Wednesday, April 13, 2011

Atwater Kent Model 10C

Sorry, this is not a post on the house progress. I am pretty much done with my hiatus though and will be getting back to work very soon.

This post is about an old radio that I just bought. It is so cool that I just had to share it here.

Here is how I found it at an antique mall:

I'd never seen anything like it and was immediately interested. It turns out that they are quite rare.

It's an Atwater Kent Model 10C radio in a Pooley cabinet from 1924. This was very early in the history of the radio era, the first radio station started broadcasting in 1920.

The radio is tuned by all three dials, the knob in between the first and second stage controls the volume. The knob on the right below the tubes also controls the volume somewhat. Not sure what the knob on the first RF coil on the left controls.
After bringing it home I started cleaning it.

Here is a picture of the radio removed from the cabinet:

As you can see it's quite dirty. The radio by itself is called a breadboard by the way.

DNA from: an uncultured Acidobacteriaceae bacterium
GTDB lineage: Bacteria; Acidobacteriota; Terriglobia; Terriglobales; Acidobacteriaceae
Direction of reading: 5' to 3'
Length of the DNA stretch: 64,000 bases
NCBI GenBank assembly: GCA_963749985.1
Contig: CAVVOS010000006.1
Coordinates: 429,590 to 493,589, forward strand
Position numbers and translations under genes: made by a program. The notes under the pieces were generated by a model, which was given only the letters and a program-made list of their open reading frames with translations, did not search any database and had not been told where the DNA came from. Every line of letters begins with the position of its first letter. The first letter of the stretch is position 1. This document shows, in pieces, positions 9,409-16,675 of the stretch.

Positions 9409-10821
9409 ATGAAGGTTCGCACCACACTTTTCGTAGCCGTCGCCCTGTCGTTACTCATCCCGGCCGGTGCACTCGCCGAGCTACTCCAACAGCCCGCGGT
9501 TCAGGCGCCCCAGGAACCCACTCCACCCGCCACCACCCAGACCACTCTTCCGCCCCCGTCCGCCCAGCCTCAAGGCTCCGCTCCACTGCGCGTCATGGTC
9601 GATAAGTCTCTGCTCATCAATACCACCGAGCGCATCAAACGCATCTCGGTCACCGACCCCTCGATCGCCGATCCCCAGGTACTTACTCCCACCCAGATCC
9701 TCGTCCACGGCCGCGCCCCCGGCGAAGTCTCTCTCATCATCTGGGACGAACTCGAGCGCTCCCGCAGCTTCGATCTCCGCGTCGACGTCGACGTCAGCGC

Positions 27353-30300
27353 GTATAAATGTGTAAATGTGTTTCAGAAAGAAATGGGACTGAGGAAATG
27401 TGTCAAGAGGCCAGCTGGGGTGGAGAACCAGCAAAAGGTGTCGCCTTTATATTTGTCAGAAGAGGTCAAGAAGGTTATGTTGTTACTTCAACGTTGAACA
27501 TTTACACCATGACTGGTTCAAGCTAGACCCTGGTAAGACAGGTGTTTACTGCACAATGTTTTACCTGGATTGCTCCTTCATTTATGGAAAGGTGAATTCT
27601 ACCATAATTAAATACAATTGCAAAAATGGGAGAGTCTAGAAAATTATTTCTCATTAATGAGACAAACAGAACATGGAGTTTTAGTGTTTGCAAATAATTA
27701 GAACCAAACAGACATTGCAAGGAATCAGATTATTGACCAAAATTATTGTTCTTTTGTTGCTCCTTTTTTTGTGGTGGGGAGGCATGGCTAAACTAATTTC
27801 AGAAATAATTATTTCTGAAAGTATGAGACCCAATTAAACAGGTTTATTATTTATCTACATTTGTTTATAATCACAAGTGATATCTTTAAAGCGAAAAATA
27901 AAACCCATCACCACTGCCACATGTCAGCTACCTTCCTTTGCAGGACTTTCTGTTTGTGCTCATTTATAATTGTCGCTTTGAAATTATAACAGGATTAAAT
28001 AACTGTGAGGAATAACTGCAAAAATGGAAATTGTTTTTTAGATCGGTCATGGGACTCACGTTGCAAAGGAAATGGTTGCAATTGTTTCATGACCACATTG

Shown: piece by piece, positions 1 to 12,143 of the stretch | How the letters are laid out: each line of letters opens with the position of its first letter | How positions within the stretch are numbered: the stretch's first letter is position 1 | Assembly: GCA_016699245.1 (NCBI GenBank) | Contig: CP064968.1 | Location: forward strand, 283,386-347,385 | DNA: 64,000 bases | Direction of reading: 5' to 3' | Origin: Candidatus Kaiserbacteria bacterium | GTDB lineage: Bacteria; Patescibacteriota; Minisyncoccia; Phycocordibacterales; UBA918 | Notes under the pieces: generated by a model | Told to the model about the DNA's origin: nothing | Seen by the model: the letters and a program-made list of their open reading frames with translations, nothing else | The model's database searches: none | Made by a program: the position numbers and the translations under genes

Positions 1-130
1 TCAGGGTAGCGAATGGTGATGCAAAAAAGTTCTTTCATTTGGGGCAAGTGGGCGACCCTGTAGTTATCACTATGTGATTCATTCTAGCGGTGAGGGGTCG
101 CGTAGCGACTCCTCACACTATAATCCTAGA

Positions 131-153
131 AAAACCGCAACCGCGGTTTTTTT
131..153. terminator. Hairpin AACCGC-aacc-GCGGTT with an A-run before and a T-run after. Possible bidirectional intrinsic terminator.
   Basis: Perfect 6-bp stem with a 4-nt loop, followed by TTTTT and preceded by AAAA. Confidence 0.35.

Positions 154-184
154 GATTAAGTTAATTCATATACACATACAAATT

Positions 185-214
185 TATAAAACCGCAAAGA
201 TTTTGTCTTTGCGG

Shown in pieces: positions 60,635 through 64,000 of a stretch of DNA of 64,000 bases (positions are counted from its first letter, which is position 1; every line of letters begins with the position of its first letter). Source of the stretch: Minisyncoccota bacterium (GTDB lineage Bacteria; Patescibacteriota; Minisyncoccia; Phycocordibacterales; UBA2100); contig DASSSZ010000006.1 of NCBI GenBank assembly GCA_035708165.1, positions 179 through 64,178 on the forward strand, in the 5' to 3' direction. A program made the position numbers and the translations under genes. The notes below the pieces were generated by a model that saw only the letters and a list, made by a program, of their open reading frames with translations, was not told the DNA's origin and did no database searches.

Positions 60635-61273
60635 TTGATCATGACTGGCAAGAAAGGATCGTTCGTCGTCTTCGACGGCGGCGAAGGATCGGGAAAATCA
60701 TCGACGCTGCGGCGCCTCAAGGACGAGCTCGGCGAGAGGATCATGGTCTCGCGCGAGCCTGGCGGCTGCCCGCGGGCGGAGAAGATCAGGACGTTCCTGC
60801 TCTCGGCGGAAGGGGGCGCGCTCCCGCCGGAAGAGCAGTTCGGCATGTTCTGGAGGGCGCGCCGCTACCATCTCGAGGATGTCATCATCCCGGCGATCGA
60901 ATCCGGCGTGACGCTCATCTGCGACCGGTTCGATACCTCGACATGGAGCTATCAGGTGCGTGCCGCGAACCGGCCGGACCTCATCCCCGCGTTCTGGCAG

Here is the radio after a bit of cleaning:

The cabinet needs a lot of work, I'm going to have to remove and replace a lot of veneer and refinish the entire cabinet.

I cleaned the radio with a damp cloth but it still needs a lot more cleaning and I'd really like to get it working. It's missing 3 vacuum tubes which aren't cheap. I've found a few sets on E-bay but they run about $250 for the whole set of 5.

I'll take more pictures once I have restored it.


benningtoncolonial said...

I know nothing about old radios, but this site has several links for vacuum tube suppliers; might be cheaper than ebay.

Amanda said...

That is a very cool find. :)

Kathy said...

That is a beautiful radio! So much better to look at than an iPod. Can't wait to see your progress!

Mike said...

Wow, you did good for a radio find! These early tubes are pricey and you will need to test the ones you have too. This is a battery powered set, so you will also need to find a power supply to run it. There are a few out there that supply all the voltages needed for these sets. AC powered sets came out about 1927. I probably have schematics for this set if you need them.